Continuous urethral pressure measurements; measurement techniques; pressure variations; clinical interpretations; and clinical relevance. A Systematic Literature Analysis

The clinical relevance of urethral pressure variations (UPV) in the pathophysiology of over active bladder syndrome (OAB) has remained controversial to date. Some studies report an association with OAB and/or detrusor over activity (DO).

Recently the International Consultation on Incontinence-Research Society recommended new clinical research to be performed on this subject. We provide a systematic review of the literature to specify this recommendation.

Literature search was performed in PubMed, Embase, Web of Science, Cochrane, Central, Cinahl, Academic Science Premier, Science Direct, and Wiley Online using a sensitive search string combination. All authors independently reviewed and scored full text papers and consensus about methodological quality was obtained according to Oxford Level of Evidence (LoE).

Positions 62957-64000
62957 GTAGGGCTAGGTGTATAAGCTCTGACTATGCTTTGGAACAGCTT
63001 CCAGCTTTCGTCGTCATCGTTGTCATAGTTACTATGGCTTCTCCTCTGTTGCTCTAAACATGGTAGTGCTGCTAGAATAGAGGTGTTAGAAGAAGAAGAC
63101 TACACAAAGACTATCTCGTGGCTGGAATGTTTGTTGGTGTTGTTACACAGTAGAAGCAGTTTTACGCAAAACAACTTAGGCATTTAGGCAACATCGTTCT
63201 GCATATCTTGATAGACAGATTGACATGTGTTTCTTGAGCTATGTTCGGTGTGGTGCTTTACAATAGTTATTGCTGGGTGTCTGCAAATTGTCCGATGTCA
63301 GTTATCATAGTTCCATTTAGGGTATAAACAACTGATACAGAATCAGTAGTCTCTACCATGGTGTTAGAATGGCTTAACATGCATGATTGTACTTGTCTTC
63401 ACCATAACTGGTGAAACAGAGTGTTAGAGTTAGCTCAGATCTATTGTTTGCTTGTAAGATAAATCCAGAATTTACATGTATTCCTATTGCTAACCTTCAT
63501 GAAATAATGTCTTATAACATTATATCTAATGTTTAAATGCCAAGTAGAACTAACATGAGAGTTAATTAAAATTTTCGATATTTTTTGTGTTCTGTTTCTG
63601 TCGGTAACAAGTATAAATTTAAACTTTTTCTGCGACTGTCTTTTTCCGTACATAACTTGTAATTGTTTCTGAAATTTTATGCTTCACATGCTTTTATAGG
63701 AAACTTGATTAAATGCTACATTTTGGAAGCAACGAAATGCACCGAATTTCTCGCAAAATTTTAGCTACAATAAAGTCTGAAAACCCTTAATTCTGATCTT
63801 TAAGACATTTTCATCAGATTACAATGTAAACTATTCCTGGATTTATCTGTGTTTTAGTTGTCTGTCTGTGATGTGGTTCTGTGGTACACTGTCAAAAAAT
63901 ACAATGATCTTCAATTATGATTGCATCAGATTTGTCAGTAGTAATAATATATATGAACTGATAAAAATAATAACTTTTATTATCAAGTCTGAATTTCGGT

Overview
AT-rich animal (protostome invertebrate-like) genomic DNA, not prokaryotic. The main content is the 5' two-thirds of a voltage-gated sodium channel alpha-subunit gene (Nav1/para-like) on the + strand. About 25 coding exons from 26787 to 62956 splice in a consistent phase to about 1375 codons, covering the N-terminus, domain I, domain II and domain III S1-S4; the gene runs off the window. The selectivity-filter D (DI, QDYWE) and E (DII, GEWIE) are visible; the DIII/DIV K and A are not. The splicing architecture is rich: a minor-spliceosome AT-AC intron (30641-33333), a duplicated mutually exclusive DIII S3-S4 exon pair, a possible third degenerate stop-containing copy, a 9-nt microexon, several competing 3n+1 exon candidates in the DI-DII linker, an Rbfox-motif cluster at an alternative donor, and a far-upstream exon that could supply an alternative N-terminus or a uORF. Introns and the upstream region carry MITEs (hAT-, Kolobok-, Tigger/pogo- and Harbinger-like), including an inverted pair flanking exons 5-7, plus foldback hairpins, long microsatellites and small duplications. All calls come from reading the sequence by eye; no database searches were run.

Four hundred eighty seven abstracts were screened, 25 papers met all predefined inclusion selection criteria. Incidence figures of UPV varied between 2% and 95%. Studies are of poor methodological quality with Oxford LoE scores of 3B and 4. Measurement methods and techniques show a large variety. The above mentioned association of DO/OAB with UPV is however frequently reported.

There exists a phenomenon of UPV, apart from DO, which may be a separate entity within OAB syndrome. Large variation in measurement techniques and patient populations hinders fundamental research as well as clinical progress. Clinical relevance of UPV and consequences for treatment therefore are yet to be established. Future prospective research with well-defined patient population and standardised urodynamic measurement techniques is needed. Results of standardized and objective evaluations should be compared to clinical signs and symptoms by validated questionnaires. Neurourol. Urodynam. © 2015 Wiley Periodicals, Inc.

Neurourology and urodynamics. 2015 Oct 28 [Epub ahead of print]

Maxime T M Kummeling, Peter F W M Rosier, Henk W Elzevier, Pieter M Groenendijk

Department of Urology, Stichting MCH-Bronovo, The Hague, The Netherlands. , Department of Urology, University Medical Centre Utrecht, The Hague, The Netherlands. , Department of Urology, Leiden University Medical Centre, The Hague, The Netherlands. , Department of Urology, Stichting MCH-Bronovo, The Hague, The Netherlands.

PubMed

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